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Quinn Sullivan ‘Salvation’ album review: A confident album from the blues pop-rock wunderkind



American guitarist Quinn Sullivan has been turning heads since a young age. He’s appeared on two of the biggest shows in the US: The Ellen DeGeneres Show and the Oprah Winfrey Show. He’s also played on stage with Buddy Guy and B.B King and released his first album before he was a teenager. Not bad for a guy who is now only 25.


But is the guitar wunderkind just another case of PR hype? Certainly not. In the case of Quinn Sullivan, he has the chops and songwriting ability that Kenny Wayne Shepherd and Joe Bonamassa also demonstrated at a young age. His guitar work is clean, confident and well-refined and his voice is light and breezy. This isn’t the vocal of a hardened bluesman, but one who’s combining pop sensibility with sophisticated musical arrangements without making them inaccessible.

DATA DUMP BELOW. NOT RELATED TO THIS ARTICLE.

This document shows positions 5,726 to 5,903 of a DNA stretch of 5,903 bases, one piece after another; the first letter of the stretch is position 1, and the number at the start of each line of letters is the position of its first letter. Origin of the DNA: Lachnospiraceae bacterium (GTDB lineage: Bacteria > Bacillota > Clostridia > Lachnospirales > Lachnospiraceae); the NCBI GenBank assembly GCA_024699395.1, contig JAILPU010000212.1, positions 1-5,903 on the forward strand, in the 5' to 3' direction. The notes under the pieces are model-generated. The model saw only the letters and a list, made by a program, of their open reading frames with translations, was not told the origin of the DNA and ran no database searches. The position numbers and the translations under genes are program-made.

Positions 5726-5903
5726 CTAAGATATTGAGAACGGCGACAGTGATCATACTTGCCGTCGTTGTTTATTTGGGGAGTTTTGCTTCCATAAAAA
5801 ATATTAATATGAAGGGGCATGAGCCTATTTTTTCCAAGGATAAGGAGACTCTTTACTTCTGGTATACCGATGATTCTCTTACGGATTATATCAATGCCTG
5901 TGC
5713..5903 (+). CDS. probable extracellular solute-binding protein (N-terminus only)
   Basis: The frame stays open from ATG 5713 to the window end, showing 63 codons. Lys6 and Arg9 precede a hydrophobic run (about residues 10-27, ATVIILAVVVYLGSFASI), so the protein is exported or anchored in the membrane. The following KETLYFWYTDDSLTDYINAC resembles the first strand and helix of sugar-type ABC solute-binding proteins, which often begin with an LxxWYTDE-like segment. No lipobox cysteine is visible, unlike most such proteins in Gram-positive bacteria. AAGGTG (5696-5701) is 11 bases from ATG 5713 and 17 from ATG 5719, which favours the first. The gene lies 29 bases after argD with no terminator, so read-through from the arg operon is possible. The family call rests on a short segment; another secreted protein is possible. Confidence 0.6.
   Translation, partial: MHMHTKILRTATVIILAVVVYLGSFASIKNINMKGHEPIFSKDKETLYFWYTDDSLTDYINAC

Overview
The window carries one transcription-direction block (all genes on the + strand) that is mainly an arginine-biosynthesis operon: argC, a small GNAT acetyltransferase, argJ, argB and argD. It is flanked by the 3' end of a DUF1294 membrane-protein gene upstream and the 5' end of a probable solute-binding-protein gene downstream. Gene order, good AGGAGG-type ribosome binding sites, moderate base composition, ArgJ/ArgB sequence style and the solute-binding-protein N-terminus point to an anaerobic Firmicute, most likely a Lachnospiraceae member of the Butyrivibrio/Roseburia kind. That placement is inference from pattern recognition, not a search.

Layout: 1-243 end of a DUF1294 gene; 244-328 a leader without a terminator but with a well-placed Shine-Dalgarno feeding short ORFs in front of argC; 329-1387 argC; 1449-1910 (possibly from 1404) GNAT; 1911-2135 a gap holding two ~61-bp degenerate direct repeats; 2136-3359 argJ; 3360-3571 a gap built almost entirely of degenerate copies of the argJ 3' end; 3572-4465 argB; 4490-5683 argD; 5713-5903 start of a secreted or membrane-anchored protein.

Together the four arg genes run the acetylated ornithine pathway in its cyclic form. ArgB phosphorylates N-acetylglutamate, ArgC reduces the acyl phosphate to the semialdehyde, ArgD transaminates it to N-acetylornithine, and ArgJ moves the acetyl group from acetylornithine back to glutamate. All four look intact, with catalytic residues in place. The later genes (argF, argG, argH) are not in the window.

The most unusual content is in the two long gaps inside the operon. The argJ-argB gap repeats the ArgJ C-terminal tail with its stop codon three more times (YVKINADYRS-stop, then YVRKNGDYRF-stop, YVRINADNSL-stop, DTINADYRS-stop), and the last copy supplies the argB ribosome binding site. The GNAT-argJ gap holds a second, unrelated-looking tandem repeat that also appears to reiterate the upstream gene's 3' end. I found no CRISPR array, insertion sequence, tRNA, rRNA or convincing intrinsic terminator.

The first part of the album has a harder edge with Dark Love and the title track Salvation (Make Me Wanna Pray) veering towards the raw bite of modern blues. Don't Wanna Die Today has a blistering solo, but the vocal shifts to a softer, more soulful sound, which just demonstrates Sullivan's versatility. Once Upon a Lie jumps straight into mellow pop-rock with elements of soul and funk. It could be Justin Timberlake or even The Weeknd or Pharell. Then the guitar solo is modelled on George Benson with a light and effortless feel. It’s super modern and expertly produced too. Nothing Gonna Change My Mind pulls all these strands together with a punchy but unaffected funk rhythm, replete with horns, and an instantly handclapable beat.


You can hear all the influences from Stevie Wonder to Prince and beyond throughout the album. It's accessible for Gen Z as they make their musical discoveries. It might be too pop-in places for traditional blues lovers but the songwriting and proficient solos make this album worth sticking with, even in its most radio-friendly moments.




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